You probably grew up envying the kid who had the big box of crayons. He had colors you had never even heard of. Tamborine Green? Razzle Dazzle Rose? You weren’t sure what to color with those colors, but you wanted them anyway.
Crayola is the master of colors. Sort of. In fact, what they’re actually the master of is color naming, and renaming. This list of Crayola colors has 745 entries. But it doesn’t actually have 745 different colors. Instead, it’s a great lesson in marketing.
Take black, for example. How many different names for black are there? If you’re Crayola, a lot. There’s Kitty Cat Black, Leather Jacket, Licorice, Black Hole, Muscle Shell Black (Black), New Sneakers, Starry Night, Storm Cloud Black, Cosmic Black, Shades of Black, Allen Iverson’s favorite – black, Illinois Abe Lincoln’s Hat, Cleaner Coal Black, Eerie Black, Carbon Black.
But they’re all the same color—what an average person would call…well, Black.
And it’s not just black either. Here are the names for basic blue:
Birdie Blue, Blueberry, New Car, Blustery Blue, Deep Sea, Galaxy Blue, Hetty the Duck Blue, Mole Blue, Overalls Blue, Bell-Bottom Blue, Derrick Coleman’s favorite – blue, Matt Harpring’s favorite – blue, Speedy Claxton’s favorite – blue, iron man blue, liberty blue, Blue Cheese, Bushkill Blue, America the Blue-tiful, Clearwater Blue
And for orange:
Jack “O” Lantern Orange, Tulip, Cyberspace Orange, Grandma’s Perfume, Huggable Bear Orange, Jupiter Orange, Shrimp (Orange), Solar Flare (Orange),Damone Brown’s favorite – orange, Jack-O-Lantern Orange, go O’s, Dreamy Creamy Orange, Orange you glad you’re in America?, Evolution Orange, Orange Soda, Smashed Pumpkin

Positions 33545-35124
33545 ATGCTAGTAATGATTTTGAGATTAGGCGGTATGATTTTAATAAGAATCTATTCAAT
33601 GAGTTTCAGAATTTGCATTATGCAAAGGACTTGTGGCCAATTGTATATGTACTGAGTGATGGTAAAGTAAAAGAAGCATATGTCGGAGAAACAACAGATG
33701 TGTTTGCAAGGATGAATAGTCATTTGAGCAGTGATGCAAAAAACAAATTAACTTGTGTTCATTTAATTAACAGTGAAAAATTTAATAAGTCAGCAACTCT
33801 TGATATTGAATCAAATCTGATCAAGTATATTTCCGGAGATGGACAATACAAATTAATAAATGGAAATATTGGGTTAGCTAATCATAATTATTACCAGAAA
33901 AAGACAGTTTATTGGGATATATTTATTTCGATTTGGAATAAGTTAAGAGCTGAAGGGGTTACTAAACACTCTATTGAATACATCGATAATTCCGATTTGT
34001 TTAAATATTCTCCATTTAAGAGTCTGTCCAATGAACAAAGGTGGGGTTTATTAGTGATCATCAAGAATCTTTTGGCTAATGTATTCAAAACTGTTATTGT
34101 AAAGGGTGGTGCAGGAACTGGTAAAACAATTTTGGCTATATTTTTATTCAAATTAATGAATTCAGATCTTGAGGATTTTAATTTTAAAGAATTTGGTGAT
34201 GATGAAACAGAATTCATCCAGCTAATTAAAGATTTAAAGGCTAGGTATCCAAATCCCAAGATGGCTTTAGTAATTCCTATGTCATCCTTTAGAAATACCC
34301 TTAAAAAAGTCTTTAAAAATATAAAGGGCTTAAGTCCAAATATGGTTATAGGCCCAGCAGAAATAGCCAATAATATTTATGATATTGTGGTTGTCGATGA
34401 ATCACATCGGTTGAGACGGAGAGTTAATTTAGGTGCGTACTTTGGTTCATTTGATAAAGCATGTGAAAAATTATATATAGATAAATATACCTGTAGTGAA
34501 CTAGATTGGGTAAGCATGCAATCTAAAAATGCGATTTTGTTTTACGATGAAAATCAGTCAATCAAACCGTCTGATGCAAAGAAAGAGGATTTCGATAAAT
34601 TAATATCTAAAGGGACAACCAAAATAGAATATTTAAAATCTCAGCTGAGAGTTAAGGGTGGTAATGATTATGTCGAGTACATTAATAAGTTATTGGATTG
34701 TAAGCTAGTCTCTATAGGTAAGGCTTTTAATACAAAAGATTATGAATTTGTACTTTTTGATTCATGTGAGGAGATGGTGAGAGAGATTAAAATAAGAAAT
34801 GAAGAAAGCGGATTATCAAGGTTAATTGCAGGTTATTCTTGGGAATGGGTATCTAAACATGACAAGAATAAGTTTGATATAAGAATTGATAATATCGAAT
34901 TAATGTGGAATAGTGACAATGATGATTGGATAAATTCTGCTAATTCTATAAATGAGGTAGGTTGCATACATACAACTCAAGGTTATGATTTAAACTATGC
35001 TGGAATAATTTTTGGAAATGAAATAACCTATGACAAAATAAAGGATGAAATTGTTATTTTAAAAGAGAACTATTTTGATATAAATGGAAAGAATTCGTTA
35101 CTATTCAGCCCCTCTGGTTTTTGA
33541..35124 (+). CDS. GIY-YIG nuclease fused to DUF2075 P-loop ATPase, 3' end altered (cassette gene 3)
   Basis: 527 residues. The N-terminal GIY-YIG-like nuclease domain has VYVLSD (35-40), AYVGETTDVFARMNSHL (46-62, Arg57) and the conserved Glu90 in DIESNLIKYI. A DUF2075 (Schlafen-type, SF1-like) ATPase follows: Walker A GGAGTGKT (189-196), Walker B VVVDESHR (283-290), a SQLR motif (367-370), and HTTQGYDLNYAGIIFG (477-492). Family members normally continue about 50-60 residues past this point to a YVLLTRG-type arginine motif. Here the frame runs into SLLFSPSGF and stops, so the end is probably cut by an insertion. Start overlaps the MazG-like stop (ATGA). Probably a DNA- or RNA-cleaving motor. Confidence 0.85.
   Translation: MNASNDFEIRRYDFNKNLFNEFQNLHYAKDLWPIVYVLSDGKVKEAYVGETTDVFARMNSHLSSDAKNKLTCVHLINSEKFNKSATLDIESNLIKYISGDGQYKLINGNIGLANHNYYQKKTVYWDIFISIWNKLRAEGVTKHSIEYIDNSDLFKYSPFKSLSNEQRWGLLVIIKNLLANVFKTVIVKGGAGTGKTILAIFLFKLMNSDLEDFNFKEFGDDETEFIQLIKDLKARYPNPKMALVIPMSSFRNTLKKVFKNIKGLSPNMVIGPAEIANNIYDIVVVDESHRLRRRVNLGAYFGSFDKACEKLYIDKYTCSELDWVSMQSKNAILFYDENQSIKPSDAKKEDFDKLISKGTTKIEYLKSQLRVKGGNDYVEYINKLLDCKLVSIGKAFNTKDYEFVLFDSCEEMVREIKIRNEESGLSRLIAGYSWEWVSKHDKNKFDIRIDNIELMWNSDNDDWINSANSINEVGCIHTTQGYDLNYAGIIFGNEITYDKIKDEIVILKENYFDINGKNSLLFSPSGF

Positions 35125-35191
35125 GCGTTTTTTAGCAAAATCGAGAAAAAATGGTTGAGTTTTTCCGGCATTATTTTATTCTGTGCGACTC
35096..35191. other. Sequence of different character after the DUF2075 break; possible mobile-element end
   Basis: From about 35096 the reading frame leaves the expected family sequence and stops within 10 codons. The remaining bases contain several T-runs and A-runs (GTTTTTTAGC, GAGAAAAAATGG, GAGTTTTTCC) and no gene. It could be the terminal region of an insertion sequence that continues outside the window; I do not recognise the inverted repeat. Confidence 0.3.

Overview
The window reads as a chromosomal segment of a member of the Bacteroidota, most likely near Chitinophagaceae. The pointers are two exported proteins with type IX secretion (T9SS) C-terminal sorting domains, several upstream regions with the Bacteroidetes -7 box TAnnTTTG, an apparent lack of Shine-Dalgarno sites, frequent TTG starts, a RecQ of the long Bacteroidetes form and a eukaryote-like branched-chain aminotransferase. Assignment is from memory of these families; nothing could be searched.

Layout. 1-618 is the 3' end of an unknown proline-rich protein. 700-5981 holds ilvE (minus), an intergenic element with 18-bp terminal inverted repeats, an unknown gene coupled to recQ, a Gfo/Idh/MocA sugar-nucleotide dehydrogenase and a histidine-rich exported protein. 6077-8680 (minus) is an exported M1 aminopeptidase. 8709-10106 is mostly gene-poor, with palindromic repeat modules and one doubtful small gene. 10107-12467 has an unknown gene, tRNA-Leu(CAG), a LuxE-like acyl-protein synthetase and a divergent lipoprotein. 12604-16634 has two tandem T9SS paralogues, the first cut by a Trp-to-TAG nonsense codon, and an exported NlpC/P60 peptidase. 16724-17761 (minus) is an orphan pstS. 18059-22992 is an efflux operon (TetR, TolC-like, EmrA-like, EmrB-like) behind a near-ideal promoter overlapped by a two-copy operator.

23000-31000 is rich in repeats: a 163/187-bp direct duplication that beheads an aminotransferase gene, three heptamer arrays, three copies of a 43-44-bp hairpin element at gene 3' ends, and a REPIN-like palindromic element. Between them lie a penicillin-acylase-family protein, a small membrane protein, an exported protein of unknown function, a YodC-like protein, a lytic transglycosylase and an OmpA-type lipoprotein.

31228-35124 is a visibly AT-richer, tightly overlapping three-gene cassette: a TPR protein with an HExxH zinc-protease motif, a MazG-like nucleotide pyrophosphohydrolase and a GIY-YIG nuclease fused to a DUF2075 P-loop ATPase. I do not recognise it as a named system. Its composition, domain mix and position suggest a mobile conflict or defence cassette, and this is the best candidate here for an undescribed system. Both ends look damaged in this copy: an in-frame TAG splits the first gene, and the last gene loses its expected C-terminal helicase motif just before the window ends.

And for brown:
Van Dyke Brown, Bunny Brown, Chocolate, Mouse Brown, Asteroid Brown, Ocean Floor (Brown), Pet Shop, Whoo Brown, Woodstock Mud, Chock-A-Lot Shake, Portobello, Mississippi Mud Pie, Brown Sugar, Mother Earth Brown, Sweet Brown
A lot of what Crayola does is take classic colors, give them fun names and remarket them in different combinations. Even Burnt Sienna has pseudonyms like Baseball Mitt and Massachusetts Boston Tea Party.
Some colors tell us a little bit about culture and social change, too. The light pink crayon, for example, is no longer called “Flesh.” In 1962 they changed the name to “Peach,” to acknowledge that there are in fact more flesh tones than pink, and now it’s possible to buy a special set of “multicultural crayons.” In 1999, Crayola renamed “India Red” to ensure that kids didn’t think it referred to the skin color of Native Americans. (In fact, the color was named after a pigment that originated in India.)
And clearly their marketing of a million colors has worked. In 2011, Smarty Pants ranked Crayola as the top brand among mothers, and in the top 20 among kids. According to a Yale study, a box of crayons is the 18th most recognizable smell to American adults.
But at least you can now feel a little bit better about being the kid that didn’t have the 64-color crayon set, since while those crayons had fancier names, they were really just the same colors you had.
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